You probably must have heard of the Mediterranean diet, but do you actually know the science behind it?
Full of diverse plant-based foods, healthy fats, whole grains, the Mediterranean diet is widely embraced by top medical professionals and experts.
This diet is deeply rooted in the coastal cuisines of Mediterranean countries such as Greece, Spain, Italy, France, and northern Africa. In January 2019, US News and World Report named it the “best diet overall” for the second year running.
As research uncovers its many health benefits, doctors and medical professionals in United States are increasingly advocating a Mediterranean diet plan.
According to a study by the University of Barcelona, the connection between the Mediterranean diet and cardiovascular health was strikingly clear.
Over 7,000 Spanish participants adopted a Mediterranean-style diet rich in healthy fats for nearly five years. Many of them were overweight, smokers or diabetic. After a comprehensive follow-up, researchers observed a sharp improvement in participants’ health.
The results showed an absolute risk reduction of a thirty percent decrease of cardiovascular disease among these high-risk individuals.
Apart from heart diseases, the Mediterranean diet has been shown to reduce risk of metabolic syndrome, diabetes, certain cancers, depression, and in older adults, a decreased risk of frailty, along with better mental and physical function.
What is the Mediterranean diet?
The traditional plate of Mediterranean diet is nutritionally balanced, diverse, and full of color. It should never feel restrictive. Instead, it’s a refined way of eating defined by plant-based foods such as vegetables, fruits, healthy grains, legumes, nuts, and seeds.
Mediterranean diet food list includes;
- an abundance of plant foods, including fruits, vegetables, whole grains, nuts and legumes, which are minimally processed, seasonally fresh, and locally grown
- olive oil is used as the principal source of fat
- cheese and yogurt should be consumed daily in low to moderate amounts
- fish and poultry should be consumed in low to moderate amounts few times a week
- red meat should be consumed infrequently and in small amounts
- fresh fruit for dessert are taken containing added sugars or honey eaten only few times each week
Also read: Eating habits that can destroy your health
What are the benefits of Mediterranean diet?
In order to bring the Mediterranean diet to your plate, here are some small changes you can make. Pick one change every week and embrace it gradually. Start with the ones you think will be the easiest.
- Switch from whatever fats that you use to extra virgin olive oil. You can start by using olive oil in cooking, and then try some new salad dressings with olive oil as the base. Olive oil can also be used in place of butter on your crusty bread.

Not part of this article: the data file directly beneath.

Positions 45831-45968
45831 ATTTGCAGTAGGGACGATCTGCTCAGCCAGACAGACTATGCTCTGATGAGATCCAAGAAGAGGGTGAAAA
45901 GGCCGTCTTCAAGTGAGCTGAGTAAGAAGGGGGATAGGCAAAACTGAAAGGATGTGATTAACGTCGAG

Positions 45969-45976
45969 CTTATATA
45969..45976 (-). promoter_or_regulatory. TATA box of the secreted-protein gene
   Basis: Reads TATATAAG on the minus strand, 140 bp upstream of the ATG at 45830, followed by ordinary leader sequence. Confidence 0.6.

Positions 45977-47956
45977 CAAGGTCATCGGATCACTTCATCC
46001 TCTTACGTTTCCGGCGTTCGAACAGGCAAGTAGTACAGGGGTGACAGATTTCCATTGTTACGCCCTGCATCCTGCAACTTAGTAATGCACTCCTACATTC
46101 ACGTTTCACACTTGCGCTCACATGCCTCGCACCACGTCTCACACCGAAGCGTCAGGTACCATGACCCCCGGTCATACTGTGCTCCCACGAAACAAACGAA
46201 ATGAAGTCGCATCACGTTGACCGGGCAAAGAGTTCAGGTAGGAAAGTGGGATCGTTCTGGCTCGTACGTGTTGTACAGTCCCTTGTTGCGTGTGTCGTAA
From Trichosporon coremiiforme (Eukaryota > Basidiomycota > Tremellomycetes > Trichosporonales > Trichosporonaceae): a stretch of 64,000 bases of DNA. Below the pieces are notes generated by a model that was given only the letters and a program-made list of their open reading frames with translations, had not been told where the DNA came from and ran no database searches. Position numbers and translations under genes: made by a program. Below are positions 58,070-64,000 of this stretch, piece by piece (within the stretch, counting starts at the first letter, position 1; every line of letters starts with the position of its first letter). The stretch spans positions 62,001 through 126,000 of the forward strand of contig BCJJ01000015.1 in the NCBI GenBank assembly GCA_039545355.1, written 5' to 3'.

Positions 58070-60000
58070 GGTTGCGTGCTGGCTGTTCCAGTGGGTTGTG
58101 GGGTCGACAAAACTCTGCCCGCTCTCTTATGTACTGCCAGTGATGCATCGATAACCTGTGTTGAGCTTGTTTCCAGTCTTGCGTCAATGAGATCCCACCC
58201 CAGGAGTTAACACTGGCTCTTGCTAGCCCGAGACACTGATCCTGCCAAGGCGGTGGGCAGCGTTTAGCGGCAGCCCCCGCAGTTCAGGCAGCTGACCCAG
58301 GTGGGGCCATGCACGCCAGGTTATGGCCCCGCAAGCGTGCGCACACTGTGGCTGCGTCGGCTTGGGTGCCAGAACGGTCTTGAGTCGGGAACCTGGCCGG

- Have nuts and olives. Consume a handful of raw nuts every day as a healthy replacement for processed junk and snacks.
- Add whole-grain bread and other whole grains to the meal. Choose dense, chewy, country-style loaves without added sugar or butter. Experiment it with bulgur, barley, farrow, couscous, and whole-grain pasta.
- Before or after, salad is a must. Select crisp, dark greens and whichever vegetables are in season.
- Add more different kind of vegetables to the menu. Include an extra serving of vegetables to both lunch and dinner, aiming for three to four servings a day. Try a different vegetable every week.
- Eat at least three servings a legumes a week. Legumes are a rich source of fiber, protein and B vitamins and include lentils, chickpeas, beans, and peas.
- Eat less meat. Choose poultry in moderate three to four ounce portions. Save red meat for consumption on occasions or use meat as a condiment, along with lots of vegetables, as in stews, stir-fries, and soups. Eat more fish, at least two to three servings a week. Both canned or fresh fish are fine.
- Replace wine as compared to other alcoholic beverages. Substitute beer or liquors with wine — no more than two, five ounce glasses per day for men, and one glass per day for women.
- Cut out sodas and sweet beverages. Have water instead of juices, sodas and sugary beverages.
- Eat less high in fat and high in sugar desserts. Poached and fresh fruits are the best. You should aim for three servings of fresh fruit a day. Have cakes and pastries on special occasions.
- Seek out for the best quality food available. Farmer’s markets are an excellent source of locally grown, seasonal foods that are better than processed, canned and preserved or stale food.
Lastly, try to have dinner as a family as often as possible.
Food as a communal and shared experience is a big part of the Mediterranean approach. The Mediterranean diet is lifestyle. Enjoy the social component of this diet by sharing meals with family and friends as often as possible, whether it’s a weekend mean or a special occasion.
Slow down and savor each bite. Don’t be afraid to have a glass of wine, but keep it moderate. Even though wine packs antioxidants, you should also drink plenty of water, as staying hydrated keeps your body in function.
The last bit of the equation is to make physical activity a part of your daily routine, let it be biking to work or simply taking a walk during your lunch break to enjoy the fresh air, the key is to keep yourself active.